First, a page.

Special Needs Child Care Guide: Care Options
Finding the right caregiver for your child
Navigating child care options can be overwhelming for any family, and additional consideration must be given when deciding on care for a child with special needs. Many families with children with special needs must hire more than one type of caregiver. This, in and of itself, can make the search for care more daunting. More and more, parents are attempting to create a pool of qualified caregivers they can call upon for a variety of needs. Below are general child care options to consider, plus factors to keep in mind when looking for the best option to help your child with special needs to thrive.
- Family care. If you have the benefit of having relatives who are local and available, consider incorporating family into your child care plan. This option no doubt will offer peace of mind, knowing that your child will be cared for by a loving relative who is personally invested in helping your child to thrive. Nevertheless, family care has its own set of challenges that will need to be addressed, such as figuring out compensation or clarifying boundaries.
- Mature sitter. Mature sitters represent anything from professional child care providers to older women looking for supplemental income now that their own children are grown and out of the house. Canvas your local special needs support groups, as you may be fortunate to find a parent of a now-grown child with special needs who understands the concerns you have and the accommodations your child will need and who is willing to care for your child.
- Nanny. A live-in or live-out nanny would provide one-on-one care for your child in your home. The benefits are that you need not worry about the extra steps of day care drop off and pick up, and that all of your child's favorite toys and any special gear will be at the ready; the downside is that you lose the socialization experience you child would gain in a group day care. When researching nanny options, look for nannies with specific interest or experience in working with children with special needs. Note that nannies with experience in this domain may command higher wages.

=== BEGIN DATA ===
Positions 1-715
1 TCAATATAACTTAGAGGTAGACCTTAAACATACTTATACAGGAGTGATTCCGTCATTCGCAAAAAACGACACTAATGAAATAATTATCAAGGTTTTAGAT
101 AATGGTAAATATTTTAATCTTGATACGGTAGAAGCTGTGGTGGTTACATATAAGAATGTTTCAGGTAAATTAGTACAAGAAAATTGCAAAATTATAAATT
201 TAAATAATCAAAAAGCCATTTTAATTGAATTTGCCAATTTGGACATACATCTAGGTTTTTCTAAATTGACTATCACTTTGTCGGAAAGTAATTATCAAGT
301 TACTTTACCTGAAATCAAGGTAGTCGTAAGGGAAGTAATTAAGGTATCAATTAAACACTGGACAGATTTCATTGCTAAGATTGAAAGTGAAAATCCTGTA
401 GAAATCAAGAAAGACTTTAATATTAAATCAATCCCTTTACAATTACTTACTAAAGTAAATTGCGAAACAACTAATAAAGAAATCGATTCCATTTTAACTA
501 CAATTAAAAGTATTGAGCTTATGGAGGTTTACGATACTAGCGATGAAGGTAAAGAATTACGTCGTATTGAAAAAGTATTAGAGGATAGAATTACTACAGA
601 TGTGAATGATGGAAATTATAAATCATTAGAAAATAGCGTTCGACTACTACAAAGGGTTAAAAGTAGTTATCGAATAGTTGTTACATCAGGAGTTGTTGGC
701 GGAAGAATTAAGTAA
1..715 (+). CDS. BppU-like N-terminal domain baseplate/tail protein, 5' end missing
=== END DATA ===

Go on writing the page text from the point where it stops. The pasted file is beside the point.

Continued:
- Licensed child care center. In addition to the benefits of socialization, sending your child to a privately run child care center offers the benefit that the center must comply with Title III of the Americans with Disabilities Act (ADA). In a nutshell, Title III states that child care providers cannot exclude persons on the basis of a disability, and must make reasonable modifications in policies, practices, and physical accessibility to integrate those with special needs into the child care center. (Note that child care centers that are run by religious entities such as churches, mosques, or synagogues are not covered by Title III.)
- Respite care. Sometimes you may simply need a break through temporary care. Respite care can give you time to yourself and restore your inner resources so that you can have enough to give to your family once again. Connect with local families who have children with special needs and local agencies to identify sources of respite care.
Deciding on the right care option for your child can be a challenging process, but you will enjoy immense peace of mind once you identify the situation best suited to your child's needs and gifts. Start looking into care options early, as there often are waiting lists (particularly for less prevalent infant care) for many programs.
Christine Koh is a music and brain scientist turned parent and writer about parenting issues for Care.com. She is also the editor of BostonMamas.com.
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